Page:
Of course SOA is open; its whole raison d'être is to enable services from different sources to work together with ease. The development of Web Services standards SOAP, WSDL etc. have made this possible and a practical reality. But the ability to connect to services is only the basic building block of SOA. The really interesting …
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BEA to triple in size

Analysis According to Alfred Chuang, chairman and CEO, BEA plans to triple in size over the next three or so years, going from a $1bn company to $3bn. For a well-established company this is an aggressive target; so why does he think it can be done? The simple maths are that BEA has about 10 per cent of the total application …
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XML - past, present and future

Last week I had the pleasure of meeting up with Jean Paoli of Microsoft. In November, Jean was presented with the XML Cup 2004 to recognise his lifelong work in XML and its precursor SGML. The meeting gave me an opportunity to hear about the fascinating history of XML and understand some of its importance to Microsoft and the …
Cat 5 cable

IBM CICS legacy at the heart of SOA

As I mentioned in a recent article IBM is to make a series of software announcements that will bring z/series to the heart of SOA (service oriented architecture). The first announcement included CICS Transaction Server V3.1 and CICS Transaction Gateway V6.0. They include several significant enhancements that show that IBM …
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JBoss moves up to business processes

After a series of announcements last month JBoss has announced JBoss jBPM, their first step into business process management. They have taken the Java Business Process Management project (jBPM), founded by Tom Baeyens, and made changes so that it meets the stringent requirements of its professional open source environment. …
Peter Abrahams, 20 Oct 2004
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Busy month for JBoss

September has been a busy month for JBoss with three significant announcements. JBoss describes itself as the professional open source company and its core product is JBoss Application Server. Open source is initially attractive because it is free to download and deploy. However the cost of the software is normally only a small …
Peter Abrahams, 24 Sep 2004

Data appliances smarten up their act

The phrase "the network is the computer" was originally coined to suggest that computers connected by a network make a much more powerful solution. But, nowadays it has another connotation as more and more intelligence is being put into network appliances. An appliance is a device that provides a limited, well-defined function …
Peter Abrahams, 26 Aug 2004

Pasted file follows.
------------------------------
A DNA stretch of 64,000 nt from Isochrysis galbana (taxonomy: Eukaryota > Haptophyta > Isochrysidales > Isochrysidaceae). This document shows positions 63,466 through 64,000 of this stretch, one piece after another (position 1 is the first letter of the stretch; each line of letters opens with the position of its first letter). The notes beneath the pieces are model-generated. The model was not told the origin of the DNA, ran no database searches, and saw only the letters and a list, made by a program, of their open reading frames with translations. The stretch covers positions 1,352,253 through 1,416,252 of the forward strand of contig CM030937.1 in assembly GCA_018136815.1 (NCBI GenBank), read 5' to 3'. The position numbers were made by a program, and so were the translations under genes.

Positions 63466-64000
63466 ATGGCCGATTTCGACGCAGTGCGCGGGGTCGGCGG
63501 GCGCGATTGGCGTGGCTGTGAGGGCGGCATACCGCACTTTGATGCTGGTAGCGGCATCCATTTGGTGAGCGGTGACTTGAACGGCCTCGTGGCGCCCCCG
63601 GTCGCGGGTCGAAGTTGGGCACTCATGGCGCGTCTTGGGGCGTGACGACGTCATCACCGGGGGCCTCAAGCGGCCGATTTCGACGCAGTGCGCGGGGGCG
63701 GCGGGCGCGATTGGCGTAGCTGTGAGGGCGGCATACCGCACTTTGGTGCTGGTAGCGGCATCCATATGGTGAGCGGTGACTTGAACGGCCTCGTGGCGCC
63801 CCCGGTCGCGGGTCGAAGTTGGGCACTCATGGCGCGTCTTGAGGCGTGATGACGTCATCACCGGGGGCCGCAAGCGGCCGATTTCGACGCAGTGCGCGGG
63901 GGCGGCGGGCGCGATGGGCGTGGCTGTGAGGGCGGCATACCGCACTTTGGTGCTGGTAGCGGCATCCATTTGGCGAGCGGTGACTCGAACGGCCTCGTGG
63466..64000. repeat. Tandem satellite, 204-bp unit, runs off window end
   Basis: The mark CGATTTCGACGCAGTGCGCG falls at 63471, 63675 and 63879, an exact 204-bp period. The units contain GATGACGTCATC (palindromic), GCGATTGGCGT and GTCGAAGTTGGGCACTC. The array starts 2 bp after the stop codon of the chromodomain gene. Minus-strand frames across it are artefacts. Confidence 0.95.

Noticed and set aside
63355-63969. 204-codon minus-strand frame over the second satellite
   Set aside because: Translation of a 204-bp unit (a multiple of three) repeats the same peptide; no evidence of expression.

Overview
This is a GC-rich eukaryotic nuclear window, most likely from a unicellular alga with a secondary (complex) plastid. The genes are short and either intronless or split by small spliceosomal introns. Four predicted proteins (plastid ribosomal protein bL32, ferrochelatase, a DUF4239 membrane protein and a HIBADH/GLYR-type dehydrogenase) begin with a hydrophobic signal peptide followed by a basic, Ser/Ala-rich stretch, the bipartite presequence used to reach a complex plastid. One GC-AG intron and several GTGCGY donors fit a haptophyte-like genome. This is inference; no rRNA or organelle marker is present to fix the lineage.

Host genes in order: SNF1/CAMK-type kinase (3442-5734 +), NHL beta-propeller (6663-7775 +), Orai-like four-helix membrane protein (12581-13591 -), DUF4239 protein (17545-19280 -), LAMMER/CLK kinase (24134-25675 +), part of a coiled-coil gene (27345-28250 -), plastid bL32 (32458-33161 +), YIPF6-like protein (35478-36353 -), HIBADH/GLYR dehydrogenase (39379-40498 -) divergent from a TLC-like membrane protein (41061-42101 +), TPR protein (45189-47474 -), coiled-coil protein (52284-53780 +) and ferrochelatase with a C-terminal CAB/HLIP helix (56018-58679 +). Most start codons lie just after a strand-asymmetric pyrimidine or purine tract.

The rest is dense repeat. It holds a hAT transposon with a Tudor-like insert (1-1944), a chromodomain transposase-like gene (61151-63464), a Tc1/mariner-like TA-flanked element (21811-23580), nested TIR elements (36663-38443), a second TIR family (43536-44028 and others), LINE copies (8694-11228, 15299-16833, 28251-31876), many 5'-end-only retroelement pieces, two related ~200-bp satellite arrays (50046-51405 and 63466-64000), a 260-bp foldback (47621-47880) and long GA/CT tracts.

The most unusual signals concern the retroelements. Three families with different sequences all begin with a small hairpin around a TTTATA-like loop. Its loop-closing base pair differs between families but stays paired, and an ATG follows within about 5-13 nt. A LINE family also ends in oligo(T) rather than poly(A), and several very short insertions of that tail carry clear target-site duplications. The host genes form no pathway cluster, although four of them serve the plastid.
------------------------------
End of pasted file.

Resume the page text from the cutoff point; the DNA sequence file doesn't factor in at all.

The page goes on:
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Text is best for website accessibility

Text is best for a small, but important and growing, group of Internet users, most obviously the blind. Other users who may benefit are users of small form factor devices such as PDAs, users connected by slow lines, or users who need voice response because they are using their eyes for other activities. However for the majority …
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WAT makes websites accessible

IBM has developed a service called Web Adaptation Technology (WAT), which allows disabled users to make standard web pages (including those that are not W3C compliant) more accessible without having to delve into their desktop operating systems. Users access standard websites via a host system and a small program downloaded to …
Peter Abrahams, 26 Jul 2004
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Beehive pollinates Eclipse

Java's success is based on the write-once, run-anywhere promise. But as the number of development environments increased the view for developers was not as rosy. The development user interface varied by vendor, as did the application development frameworks, which were used to develop Java more rapidly and consistently. This …
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Jan Baan the software man

Jan Baan is a fascinating personality. When Baan ERP software was at its height he was on a paper a multi-billionaire and when he sold his share - someway off the top - he became very, very rich. He appears to be a very happy man: he has used the money to look after his family, give to charity, indulge in his passion for 17th …
Peter Abrahams, 25 Jun 2004
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XML Tower of Babel - bring on UBL

XML is taking over the world for all sorts of good reasons. But just as we thought that it would solve all our problems and let us build a tower up to the gods, babble intervenes. XML has allowed messages to be passed from one system to another in such a way that they can be parsed, dissected, queried and rebuilt, but it only …
Peter Abrahams, 11 Jun 2004
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IBM throws weight behind server-managed clients

To understand the logic behind IBM's latest strategy announcement - centering on the concept of server-managed clients - you've first got to look at the downside of both thick and thin clients. Thick clients are bad because of the challenges with distributing code, the high cost, both to IT and the end-user, of management and …
Peter Abrahams, 13 May 2004